Many Filipinos in UAE seek revitalisation of PhilHealth - GulfToday

Many Filipinos in UAE seek revitalisation of PhilHealth


Photo has been used for illustrative purposes.

Mariecar Jara-Puyod, Senior Reporter

Filipinos in the UAE said President Rodrigo Duterte should have the controversial 25-year-old Philippine Health Insurance Corp. (PhilHealth) revamped, instead of abolishing it, as this universal health institution has a noble intention, despite having been hounded by infixed corruption since its creation in 1995 by President Fidel Ramos.

Four were sought of their opinion over the weekend as Duterte within last week said he wanted the members of the House of Representatives legislative chamber go over the dismantling.

The alleged graft-and-corruption was spotlighted by the Novel Coronavirus (COVID-19). A series of Senate investigations a month back had revealed the misuse of public funds amounting to at least Php14 billion (over Dhs1 billion).

On Saturday, the Philippine Daily Inquirer reported that nine former and current PhilHealth officials had been named as respondents to a set of “criminal complaints” filed by the National Bureau of Investigation “with endorsement from the Department of Justice” in the Office of the Ombudsman (the prosecution arm for Philippine public servants) for the purported misuse of Php30 billion (Dhs2,272,950,078.00) funds released to hospitals which are supposed to be COVID-19 centres but discovered otherwise.

On Sept.5, Gulf Today published a survey reflecting that Filipinos — 14 of 23 — would put on hold at least for 2020 the payment of their PhilHealth contributions brought about by the long-drawn contentious issue heightened by the pandemic.

Rights Corridor managing director Froilan Malit Jr. sees the significance of PhilHealth, terming it as a “vital government agency that can provide (the necessary) and critical health services to Filipinos. For him, though, the call to scrap it is a knee-jerk reaction and “serious political commitment is imperative.”

Malit said the abolition “displays the government’s ability to impose easy short-term (solutions). He added that a serious approach to the problem – ”in equal great measure” – must also be applied in “other public institutions mired by corruption. Transnational Filipino diasporic activism has undoubtedly played an influential role in magnifying these corruption scandals and such a voice should be genuinely and legislatively incorporated in future reforms in the Philippines.”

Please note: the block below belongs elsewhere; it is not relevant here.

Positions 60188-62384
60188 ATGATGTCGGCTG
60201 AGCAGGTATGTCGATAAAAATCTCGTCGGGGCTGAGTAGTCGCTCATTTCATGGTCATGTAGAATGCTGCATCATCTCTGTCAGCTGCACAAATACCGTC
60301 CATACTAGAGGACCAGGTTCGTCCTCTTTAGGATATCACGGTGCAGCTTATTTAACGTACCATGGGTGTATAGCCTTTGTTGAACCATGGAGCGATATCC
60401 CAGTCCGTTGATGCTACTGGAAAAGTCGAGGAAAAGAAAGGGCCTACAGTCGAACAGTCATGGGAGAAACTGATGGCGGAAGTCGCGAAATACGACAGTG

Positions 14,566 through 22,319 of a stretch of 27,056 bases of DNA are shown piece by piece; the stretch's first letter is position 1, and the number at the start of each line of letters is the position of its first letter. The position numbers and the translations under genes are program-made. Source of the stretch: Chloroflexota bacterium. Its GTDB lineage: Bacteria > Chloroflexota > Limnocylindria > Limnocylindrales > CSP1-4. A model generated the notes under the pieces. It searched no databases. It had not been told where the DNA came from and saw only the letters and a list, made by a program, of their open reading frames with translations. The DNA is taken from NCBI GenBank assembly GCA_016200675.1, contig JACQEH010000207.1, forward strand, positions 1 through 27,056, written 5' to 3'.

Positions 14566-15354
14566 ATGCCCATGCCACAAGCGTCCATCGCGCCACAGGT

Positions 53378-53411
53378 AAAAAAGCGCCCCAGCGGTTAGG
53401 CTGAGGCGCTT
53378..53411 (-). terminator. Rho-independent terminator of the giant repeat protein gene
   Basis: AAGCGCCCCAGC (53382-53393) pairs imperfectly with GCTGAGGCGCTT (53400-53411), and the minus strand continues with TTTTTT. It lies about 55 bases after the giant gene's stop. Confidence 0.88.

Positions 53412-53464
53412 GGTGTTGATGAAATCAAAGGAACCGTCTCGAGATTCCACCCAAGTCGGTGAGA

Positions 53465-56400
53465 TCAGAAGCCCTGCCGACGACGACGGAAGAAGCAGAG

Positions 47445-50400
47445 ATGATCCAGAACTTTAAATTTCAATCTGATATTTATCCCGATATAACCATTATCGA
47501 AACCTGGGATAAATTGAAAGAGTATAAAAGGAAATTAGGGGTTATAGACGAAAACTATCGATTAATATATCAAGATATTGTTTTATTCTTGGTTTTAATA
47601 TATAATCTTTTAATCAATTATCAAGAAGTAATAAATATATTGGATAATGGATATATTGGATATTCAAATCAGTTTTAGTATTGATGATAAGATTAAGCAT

United International Private School (Dubai) Community Relations manager/former Commission on Overseas Filipinos undersecretary/executive director Jennifer Gonzales pointed out that she “has nothing against” Duterte’s stand on PhilHealth: “ I admire his wisdom. However, he should consider a moratorium or gradual revamp (instead). Total abolition means loss of jobs (and Christmas is fast approaching while it is pandemic), paying them gratuity and leave credits, (and their benefits from the Government Security Insurance System). I wish the President would create a transition committee to study and strategise plans. There are many experts in doing change management in the Philippines. The committee must come from the private sector to avoid the tilting of the balance of power (non-political).”

Gonzales claimed that change is an arduous trek and that PhilHealth is a wealth of lessons: “But you cannot just uproot corruption or the politics of accommodation in the system. Yet, we have to move forward for the sake of a better Philippines and more importantly for our next generations. And, before we complain, let us give chances to our leaders. Let the law prevail.”

Filipino Social Club adviser & legal representative/government maritime authority Organization Development & Rewards head Alan Bacason said: “To abolish PhilHealth is like solving a problem by creating another but a huge one. To privatise it may lead to profiteering (and defeats the noble purpose of equitable health access and benefits for all Filipino citizens).”

Bacason said an exhaustive review of the organisational structure and all its business processes must be completed combined with the implementation of corrective measures to end the collusion of “all the crooks (and their minions). Remove the unnecessary hierarchies; streamline the legal, procurement and other sensitive functions based upon identified pitfalls and risk motivations based upon non-conformance. Some support services must be outsourced. There should be on-the-spot auditing. The clauses for violators must be strengthened.”

Gulf Law-Corporate Commercial Department director Barney Almazar reiterated what Right Corridor’s Malit opined about the Filipinos’ lost of trust and confidence in PhilHealth arising from the decades-long anomalies and which past authorities failed to nail down: “The government must find a solution to regain the trust and respect of the Filipino people. Universal health coverage heavily rely on the government and the paramount performance indicator is how the poorest are treated (and benefitting). The government should do better at balancing Healthcare costs with access, quality and outcomes. The system must allow overseas Filipinos to choose their own packages. Computer systems upgrade will help monitor corruption.”

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